Posts Tagged ‘London Coliseum’

Preview/Review – River of Fundament – Matthew Barney at Haus der Kunst/London Coliseum

June 19, 2014

A few years a go, in a reality far far away…

MATTHEW BARNEY, in his Brooklyn studio. He has been struggling to get his new project up and running and is pacing around a table covered with scraps of paper.

MB: Norman Mailer, Norman Mailer! You gave me that “I’m connected with gen-u-wine real art” cachet that I love, then you died! I loved Ancient Evenings‘s delicious blend of cheesy porn and esoteric Egyptian shit, both of us can ride the Book of the Dead to the top of the pile, baby! But I needed more, I needed you to be in my performances … I need something more! I gotta capture the Zeitgeist, man, and your geist is gone! Aw fuck, I need some coffee.

BARNEY goes to the coffee machine and pours himself a cup, then sits down at the paper and grabs the morning newspaper and puts his feet on the table.

MB: Aw, Jesus, the US economy is going to shit. Not good for the art scene, that’s for sure. Fuck, and now Chrysler! It’s pathetic! I remember the good old days, growing up in Idaho, man, the Trans Am was the car to have. The cops loved Ford, but that was about body, not speed. But the Trans Am, it was so cool, with that big old bird on the hood …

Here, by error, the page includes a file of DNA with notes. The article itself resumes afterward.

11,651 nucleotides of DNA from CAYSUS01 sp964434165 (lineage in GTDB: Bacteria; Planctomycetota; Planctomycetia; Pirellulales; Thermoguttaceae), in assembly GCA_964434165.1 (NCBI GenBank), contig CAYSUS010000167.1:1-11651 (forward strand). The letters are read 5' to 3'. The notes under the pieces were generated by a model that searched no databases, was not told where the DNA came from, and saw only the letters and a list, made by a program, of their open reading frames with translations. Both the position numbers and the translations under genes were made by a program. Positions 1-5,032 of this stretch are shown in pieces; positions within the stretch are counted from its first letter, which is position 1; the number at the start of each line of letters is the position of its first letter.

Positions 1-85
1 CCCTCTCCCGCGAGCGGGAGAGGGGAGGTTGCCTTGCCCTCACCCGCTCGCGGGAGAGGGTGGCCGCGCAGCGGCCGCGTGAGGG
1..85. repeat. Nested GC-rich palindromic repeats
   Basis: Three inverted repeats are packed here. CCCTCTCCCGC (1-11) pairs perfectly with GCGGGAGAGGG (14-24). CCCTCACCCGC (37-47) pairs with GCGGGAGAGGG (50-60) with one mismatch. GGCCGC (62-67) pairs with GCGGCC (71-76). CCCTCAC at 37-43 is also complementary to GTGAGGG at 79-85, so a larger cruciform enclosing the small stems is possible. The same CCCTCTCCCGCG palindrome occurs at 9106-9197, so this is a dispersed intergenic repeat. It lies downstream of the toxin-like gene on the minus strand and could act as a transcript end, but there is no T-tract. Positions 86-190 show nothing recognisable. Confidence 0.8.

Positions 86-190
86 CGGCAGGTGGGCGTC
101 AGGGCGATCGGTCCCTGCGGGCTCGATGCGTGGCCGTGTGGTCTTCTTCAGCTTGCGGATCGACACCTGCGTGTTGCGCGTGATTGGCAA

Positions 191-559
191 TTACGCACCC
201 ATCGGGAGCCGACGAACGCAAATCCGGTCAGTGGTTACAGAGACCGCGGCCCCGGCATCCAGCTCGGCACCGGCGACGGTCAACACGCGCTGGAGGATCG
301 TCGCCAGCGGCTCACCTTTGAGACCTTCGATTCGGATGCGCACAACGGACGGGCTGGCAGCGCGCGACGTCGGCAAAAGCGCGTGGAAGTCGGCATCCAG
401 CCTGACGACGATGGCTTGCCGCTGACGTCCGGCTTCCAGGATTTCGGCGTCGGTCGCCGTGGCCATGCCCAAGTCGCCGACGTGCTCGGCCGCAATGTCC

(pause)

Holy shit, I’ve got it! This whole thing can be about the death and transformation of the American muscle car! With all sorts of Egyptian shit on top of it! It’s, like, a parallel for the death of America as an industrial power! And fuck rebirth, it’s just dead, that phoenix isn’t rising. But, oh man, I can do some great stuff with this … I can use cars for each of three segments … fuck, I can do it in Detroit, the fucking beating heart of the American industrial machine, the dead industrial machine, like Osiris, but no golden phallus … I bet I can even get some of those smelters up and running and actually melt down shit! Fuck, this is going to be amazing! I can probably give it some other local ties, to some Motor City artist … and, shit, the Chrysler logo even looks like a religious icon! I’ll stick with the Norman Mailer thing … but I’ll big it up even more and make it an OPERA! Survival Research Laboratories, eat your heart out! I’m riding this baby ALL THE WAY TO THE BANK!

(starts scribbling furiously and picks up his cell phone)

Jenna? You got some opera composers on the short list? I’ve got an idea ….

END SCENE